Though the reported cases of Guillain-Barre Syndrome so far all have severe symptoms, this is not uncommon in a pandemic situation where the less sick patients may stay home and not present for medical care for fear of being exposed to the virus. This, plus the limited COVID-19 testing capability across the U.S., may skew our current detection of Guillain-Barre Syndrome cases toward the sicker patients who have to go to a hospital. In general, the majority of Guillain-Barre Syndrome patients do recover, given enough time. We do not yet know whether this is true for COVID-19-related cases at this stage of the pandemic. We and colleagues around the world are working around the clock to find answers to these critical questions.

Sherry H-Y. Chou is an Associate Professor of Critical Care Medicine, Neurology, and Neurosurgery, University of Pittsburgh.

Aarti Sarwal is an Associate Professor, Neurology, Wake Forest University.

Neha S. Dangayach is an Assistant Professor of Neurology and Neurosurgery, Icahn School of Medicine at Mount Sinai.

Disclosure statement: Sherry H-Y. Chou receives funding from The University of Pittsburgh Clinical Translational Science Institute (CTSI), the National Institute of Health, and the University of Pittsburgh School of Medicine Dean's Faculty Advancement Award. Sherry H-Y. Chou is a member of Board of Directors for the Neurocritical Care Society. Neha S. Dangayach receives funding from the Bee Foundation, the Friedman Brain Institute, the Neurocritical Care Society, InCHIP-UConn Center for mHealth and Social Media Seed Grant. She is faculty for emcrit.org and for AiSinai. Aarti Sarwal does not work for, consult, own shares in or receive funding from any company or organization that would benefit from this article, and has disclosed no relevant affiliations beyond their academic appointment.

Reposted with permission from The Conversation.


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In a series of tweets Wednesday night, Ocasio-Cortez—the lead sponsor of the House Green New Deal resolution—noted that the Climate Task Force "shaved 15 years off Biden's previous target for 100% clean energy."

"Of course, like in any collaborative effort, there are areas of negotiation and compromise," said the New York Democrat. "But I do believe that the Climate Task Force effort meaningfully and substantively improved Biden's positions."

 

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Sanders said that while the "end result isn't what I or my supporters would've written alone, the task forces have created a good policy blueprint that will move this country in a much-needed progressive direction and substantially improve the lives of working families throughout our country."

"I look forward to working with Vice President Biden to help him win this campaign," the Vermont senator added, "and to move this country forward toward economic, racial, social, and environmental justice."

Biden, for his part, applauded the task forces "for helping build a bold, transformative platform for our party and for our country."

"I am deeply grateful to Bernie Sanders for working with us to unite our party and deliver real, lasting change for generations to come," said the former vice president.

On the life-or-death matter of reforming America's dysfunctional private health insurance system—a subject on which Sanders and Biden clashed repeatedly throughout the Democratic primary process—the Unity Task Force affirmed healthcare as "a right" but did not embrace Medicare for All, the signature policy plank of the Vermont senator's presidential bid.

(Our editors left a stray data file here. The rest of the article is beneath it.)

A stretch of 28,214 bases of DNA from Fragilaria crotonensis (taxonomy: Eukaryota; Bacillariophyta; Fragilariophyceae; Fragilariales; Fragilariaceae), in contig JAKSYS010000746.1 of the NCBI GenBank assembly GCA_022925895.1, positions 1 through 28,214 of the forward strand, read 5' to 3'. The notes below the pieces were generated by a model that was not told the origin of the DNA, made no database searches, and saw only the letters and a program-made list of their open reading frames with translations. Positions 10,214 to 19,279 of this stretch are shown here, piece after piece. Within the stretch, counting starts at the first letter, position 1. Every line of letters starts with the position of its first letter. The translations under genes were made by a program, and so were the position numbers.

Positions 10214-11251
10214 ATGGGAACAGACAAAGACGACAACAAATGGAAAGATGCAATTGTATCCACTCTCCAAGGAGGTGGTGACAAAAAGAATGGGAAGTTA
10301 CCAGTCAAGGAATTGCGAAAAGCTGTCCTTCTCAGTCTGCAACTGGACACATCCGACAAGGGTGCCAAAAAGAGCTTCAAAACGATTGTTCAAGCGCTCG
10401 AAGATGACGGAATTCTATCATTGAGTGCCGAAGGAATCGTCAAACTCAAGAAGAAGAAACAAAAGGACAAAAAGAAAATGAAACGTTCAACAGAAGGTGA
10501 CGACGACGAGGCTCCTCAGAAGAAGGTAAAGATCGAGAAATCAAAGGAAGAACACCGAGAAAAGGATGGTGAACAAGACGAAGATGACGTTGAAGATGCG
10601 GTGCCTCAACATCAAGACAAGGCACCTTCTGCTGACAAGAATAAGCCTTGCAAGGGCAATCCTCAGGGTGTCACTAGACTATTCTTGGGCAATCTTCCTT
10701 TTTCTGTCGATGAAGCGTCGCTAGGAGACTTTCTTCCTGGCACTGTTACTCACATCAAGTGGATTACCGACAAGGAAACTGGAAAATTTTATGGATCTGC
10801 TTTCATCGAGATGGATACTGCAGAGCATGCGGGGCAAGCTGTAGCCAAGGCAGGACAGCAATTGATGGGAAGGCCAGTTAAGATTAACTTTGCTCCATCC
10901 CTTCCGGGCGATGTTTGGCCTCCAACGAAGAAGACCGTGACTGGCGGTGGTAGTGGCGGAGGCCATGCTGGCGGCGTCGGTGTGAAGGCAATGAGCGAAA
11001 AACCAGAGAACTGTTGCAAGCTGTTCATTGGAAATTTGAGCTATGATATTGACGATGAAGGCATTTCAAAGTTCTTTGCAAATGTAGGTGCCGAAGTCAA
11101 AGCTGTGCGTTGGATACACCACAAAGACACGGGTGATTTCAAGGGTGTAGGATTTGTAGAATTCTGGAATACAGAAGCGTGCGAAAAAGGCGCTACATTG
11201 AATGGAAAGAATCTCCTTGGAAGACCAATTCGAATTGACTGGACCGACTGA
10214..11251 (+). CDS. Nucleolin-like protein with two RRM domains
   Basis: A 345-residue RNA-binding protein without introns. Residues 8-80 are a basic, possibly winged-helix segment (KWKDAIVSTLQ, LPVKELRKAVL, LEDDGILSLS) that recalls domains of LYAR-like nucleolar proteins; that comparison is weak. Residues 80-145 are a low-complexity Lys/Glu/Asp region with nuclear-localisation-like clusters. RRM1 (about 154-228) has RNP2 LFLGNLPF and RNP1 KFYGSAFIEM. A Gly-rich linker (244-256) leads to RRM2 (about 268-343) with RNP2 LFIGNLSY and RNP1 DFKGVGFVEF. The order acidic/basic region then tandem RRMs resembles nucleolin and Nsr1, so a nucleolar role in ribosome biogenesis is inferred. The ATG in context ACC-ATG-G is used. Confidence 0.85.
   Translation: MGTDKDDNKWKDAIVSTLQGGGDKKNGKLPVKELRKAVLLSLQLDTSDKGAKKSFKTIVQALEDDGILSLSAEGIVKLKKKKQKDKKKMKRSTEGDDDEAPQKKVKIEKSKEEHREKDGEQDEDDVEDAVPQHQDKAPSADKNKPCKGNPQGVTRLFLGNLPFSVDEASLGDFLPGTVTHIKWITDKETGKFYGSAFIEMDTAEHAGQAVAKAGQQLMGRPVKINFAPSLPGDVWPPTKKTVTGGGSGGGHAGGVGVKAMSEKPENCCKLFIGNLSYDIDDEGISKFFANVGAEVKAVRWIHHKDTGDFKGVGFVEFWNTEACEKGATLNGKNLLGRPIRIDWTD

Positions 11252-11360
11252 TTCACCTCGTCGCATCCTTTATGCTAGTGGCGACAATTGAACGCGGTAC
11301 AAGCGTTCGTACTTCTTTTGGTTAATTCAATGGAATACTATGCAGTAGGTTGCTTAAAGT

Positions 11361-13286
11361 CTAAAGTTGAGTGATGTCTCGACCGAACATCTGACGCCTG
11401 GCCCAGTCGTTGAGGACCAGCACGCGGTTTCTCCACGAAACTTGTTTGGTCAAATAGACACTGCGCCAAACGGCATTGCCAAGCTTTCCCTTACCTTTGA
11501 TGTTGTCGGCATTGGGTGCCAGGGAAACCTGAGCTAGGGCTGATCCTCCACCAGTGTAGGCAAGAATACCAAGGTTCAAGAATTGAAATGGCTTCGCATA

Instead, the panel recommended building on the Affordable Care Act by establishing a public option, investing in community health centers, and lowering prescription drug costs by allowing the federal government to negotiate prices. The task force also endorsed making all Covid-19 testing, treatments, and potential vaccines free and expanding Medicaid for the duration of the pandemic.

"It has always been a crisis that tens of millions of Americans have no or inadequate health insurance—but in a pandemic, it's potentially catastrophic for public health," the task force wrote.

Dr. Abdul El-Sayed, a former Michigan gubernatorial candidate and Sanders-appointed member of the Healthcare Task Force, said that despite major disagreements, the panel "came to recommendations that will yield one of the most progressive Democratic campaign platforms in history—though we have further yet to go."

 

Observers and advocacy groups also applauded the Unity Task Forces for recommending the creation of a postal banking system, endorsing a ban on for-profit charter schools, ending the use of private prisons, and imposing a 100-day moratorium on deportations "while conducting a full-scale study on current practices to develop recommendations for transforming enforcement policies and practices at ICE and CBP."

Marisa Franco, director of immigrant rights group Mijente, said in a statement that "going into these task force negotiations, we knew we were going to have to push Biden past his comfort zone, both to reconcile with past offenses and to carve a new path forward."

"That is exactly what we did, unapologetically," said Franco, a member of the Immigration Task Force. "For years, Mijente, along with the broader immigrant rights movement, has fought to reshape the narrative around immigration towards racial justice and to focus these very demands. We expect Biden and the Democratic Party to implement them in their entirety."

"There is no going back," Franco added. "Not an inch, not a step. We must only move forward from here."

Reposted with permission from Common Dreams.